During the Austrian rule in the 18th century, empress Maria-Theresia preferred not to have the old palace rebuilt because she didn't want the Austrian governor in Brussels to feel himself like a king. Only four houses where built on the site where the palace now stands.
It was William I, king of the reunited Netherlands, who decided in 1815 to rebuild these houses to turn them into a royal palace. This was finished in 1829. One year later Belgium became independent and the new king of Belgium, Leopold I, decided to use the new palace as his residence. It was king Leopold II, who had the original building turned into the palace like we now know it. This transformation ended in 1903.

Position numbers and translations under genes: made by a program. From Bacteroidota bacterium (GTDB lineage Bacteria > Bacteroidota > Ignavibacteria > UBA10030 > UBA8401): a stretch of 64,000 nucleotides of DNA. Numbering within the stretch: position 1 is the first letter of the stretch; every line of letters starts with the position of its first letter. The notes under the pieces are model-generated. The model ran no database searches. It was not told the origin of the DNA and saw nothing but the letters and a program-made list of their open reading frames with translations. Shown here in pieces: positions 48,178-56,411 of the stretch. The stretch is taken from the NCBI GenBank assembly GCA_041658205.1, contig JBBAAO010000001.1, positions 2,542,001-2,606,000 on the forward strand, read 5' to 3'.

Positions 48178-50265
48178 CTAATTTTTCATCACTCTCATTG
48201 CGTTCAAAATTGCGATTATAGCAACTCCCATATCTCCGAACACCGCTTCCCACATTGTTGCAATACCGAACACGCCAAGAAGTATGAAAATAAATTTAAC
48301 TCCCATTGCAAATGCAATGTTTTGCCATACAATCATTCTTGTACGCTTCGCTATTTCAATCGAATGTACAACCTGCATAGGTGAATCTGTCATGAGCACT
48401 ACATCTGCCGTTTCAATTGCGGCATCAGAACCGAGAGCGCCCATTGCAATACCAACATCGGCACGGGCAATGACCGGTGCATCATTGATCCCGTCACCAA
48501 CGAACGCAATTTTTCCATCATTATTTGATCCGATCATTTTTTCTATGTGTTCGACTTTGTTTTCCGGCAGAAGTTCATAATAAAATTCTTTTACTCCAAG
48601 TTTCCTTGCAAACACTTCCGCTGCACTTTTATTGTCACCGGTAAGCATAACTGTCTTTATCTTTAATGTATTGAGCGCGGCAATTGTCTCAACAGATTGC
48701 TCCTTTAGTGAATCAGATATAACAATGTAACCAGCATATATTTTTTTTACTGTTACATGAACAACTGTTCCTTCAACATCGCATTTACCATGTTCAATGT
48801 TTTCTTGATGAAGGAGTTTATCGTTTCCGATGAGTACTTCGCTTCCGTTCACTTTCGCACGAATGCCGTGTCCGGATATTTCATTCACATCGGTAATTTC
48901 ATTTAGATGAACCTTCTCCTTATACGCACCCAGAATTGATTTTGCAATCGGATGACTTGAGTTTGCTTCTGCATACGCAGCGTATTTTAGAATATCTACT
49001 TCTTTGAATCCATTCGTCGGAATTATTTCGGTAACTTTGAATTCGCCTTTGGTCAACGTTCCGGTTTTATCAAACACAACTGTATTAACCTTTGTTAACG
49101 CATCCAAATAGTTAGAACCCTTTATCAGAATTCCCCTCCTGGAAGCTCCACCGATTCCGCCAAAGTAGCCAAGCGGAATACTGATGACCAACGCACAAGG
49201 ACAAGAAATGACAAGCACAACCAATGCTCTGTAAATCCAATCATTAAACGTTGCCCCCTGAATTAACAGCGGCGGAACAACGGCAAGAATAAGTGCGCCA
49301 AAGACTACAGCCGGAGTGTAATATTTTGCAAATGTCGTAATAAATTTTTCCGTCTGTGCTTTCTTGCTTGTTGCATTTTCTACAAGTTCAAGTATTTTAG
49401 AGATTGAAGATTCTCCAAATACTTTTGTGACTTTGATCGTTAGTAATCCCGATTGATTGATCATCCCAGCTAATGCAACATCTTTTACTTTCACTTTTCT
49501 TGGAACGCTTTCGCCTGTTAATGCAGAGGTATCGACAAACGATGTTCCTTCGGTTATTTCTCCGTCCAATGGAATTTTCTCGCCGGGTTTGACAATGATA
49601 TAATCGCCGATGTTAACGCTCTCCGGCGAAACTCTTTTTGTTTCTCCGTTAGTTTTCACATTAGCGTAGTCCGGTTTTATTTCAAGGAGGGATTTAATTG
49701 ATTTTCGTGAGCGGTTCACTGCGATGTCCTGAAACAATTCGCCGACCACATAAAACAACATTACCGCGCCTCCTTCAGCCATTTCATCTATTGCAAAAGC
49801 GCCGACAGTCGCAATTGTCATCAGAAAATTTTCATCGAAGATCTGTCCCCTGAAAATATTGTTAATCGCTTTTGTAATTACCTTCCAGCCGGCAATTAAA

The palace was used as the residence of the Belgian King until after the death of Queen Astrid in 1935, when her husband Leopold III, decided to move his residence to the castle of Laken. His successors also resided in Laken. The royal palace in the centre is now used as the office of the king and as the residence of the crown prince.
The royal palace harbours a museum called Belle-vue with a collection about the Belgian royal dynasty.